Being a linguist and knowing the primacy of not specification, but rather differentiation, in matters of definition, it bugs the shit out of me that I know lots of words such that I know what category of thing they are, but I could not begin to tell them apart from other things of the same class–by very venerable linguistic theory, this should not happen.  For example: I know that amaryllis, dahlia, and freesia are all flowers, but I could not point any of those three out to you on a bet.  I know that opal, tourmaline, and amethyst are gemstones, but again–hand me three gemstones and ask me if one of them is a tourmaline or not, and I’m just gonna scratch my beard and excuse myself to go to the bathroom.  (Minus the beard-scratching, that last tactic for dealing with social discomfort turns out to be a pretty plausible example of how people end up claiming that they have taught chimpanzees American Sign Language.  A story for another time, perhaps.)


Yet went weaving heavily through smoke and fumes toward the tiny dressing room offstage.

Wearing army brogans on his feet.

OK, so… I already know that brogans are a kind of footwear–it’s not like I’ve never run into the word before.  But, I couldn’t tell you what kind.  The character is a recently-discharged World War II veteran, and his brogans have been mentioned many times in this novel, rom other references over the course of the novel to his heavy-footed walking, I infer that they are…well, heavy.  But, Algren didn’t say a few sentences earlier that his love was “the kind got the sort of heart you can walk in ‘n out of with boots on,” and then specify what kind of footwear he’s wearing as he walks into her dressing room after not having seen her for months, by accident.  (Algren was a treasure of the post-war American novel–he doesn’t do shit like that by accident.  A French connection: he was Simone de Beauvoir’s other lover.  Of course she left him for Sartre, who had translated Algren’s novel Never come morning into la langue de Molière.)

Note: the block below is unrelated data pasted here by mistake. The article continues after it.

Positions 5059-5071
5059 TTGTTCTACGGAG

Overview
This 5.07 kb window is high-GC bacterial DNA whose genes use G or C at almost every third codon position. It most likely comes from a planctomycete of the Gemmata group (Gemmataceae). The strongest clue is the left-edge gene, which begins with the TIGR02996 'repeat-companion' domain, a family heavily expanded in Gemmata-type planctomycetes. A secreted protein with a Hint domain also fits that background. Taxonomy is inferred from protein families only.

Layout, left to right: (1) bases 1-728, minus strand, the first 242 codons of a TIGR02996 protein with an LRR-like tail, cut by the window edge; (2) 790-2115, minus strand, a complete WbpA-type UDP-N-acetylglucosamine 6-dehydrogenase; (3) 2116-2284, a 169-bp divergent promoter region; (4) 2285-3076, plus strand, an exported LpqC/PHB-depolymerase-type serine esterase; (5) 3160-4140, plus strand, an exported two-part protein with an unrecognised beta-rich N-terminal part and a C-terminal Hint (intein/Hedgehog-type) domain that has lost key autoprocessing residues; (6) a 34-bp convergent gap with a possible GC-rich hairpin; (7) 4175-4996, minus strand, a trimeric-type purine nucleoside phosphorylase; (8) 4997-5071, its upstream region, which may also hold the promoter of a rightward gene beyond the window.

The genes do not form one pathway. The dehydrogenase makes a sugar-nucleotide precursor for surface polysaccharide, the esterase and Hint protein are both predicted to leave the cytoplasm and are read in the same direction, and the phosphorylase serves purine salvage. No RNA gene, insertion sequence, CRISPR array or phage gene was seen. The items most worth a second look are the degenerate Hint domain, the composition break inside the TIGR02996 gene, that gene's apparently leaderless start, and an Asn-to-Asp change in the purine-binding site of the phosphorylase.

So, off I go to the dictionary.  And to Wikipedia.  And to Google Images, too, ’cause it is sometimes a damn fine resource for jury-rigged visual definitions.  (A little topical reference there: jury-rigged, which means something like “improvised with whatever happens to be at hand,” is said to be derived from the wartime slang term to jerry-rig.)  What I find: a brogan is a low-topped boot.  The picture at the top of the page shows a pair of WWII-era US Army brogans.  The gaiters worn above them were made redundant when combat boots became standard issue–they’re higher, so you don’t need the gaiters to “blouse” your trouser legs.  A contemporary reader would have known what he meant; reading the book today, which was written before I was born–a very long time ago–I knew that brogans were footwear, but hadn’t a clue what kind.  So: top 1 percent on the vocabulary portion of the GRE (don’t be too impressed–I was around the 50th percentile on math, maybe even lower), but I had to look a word up.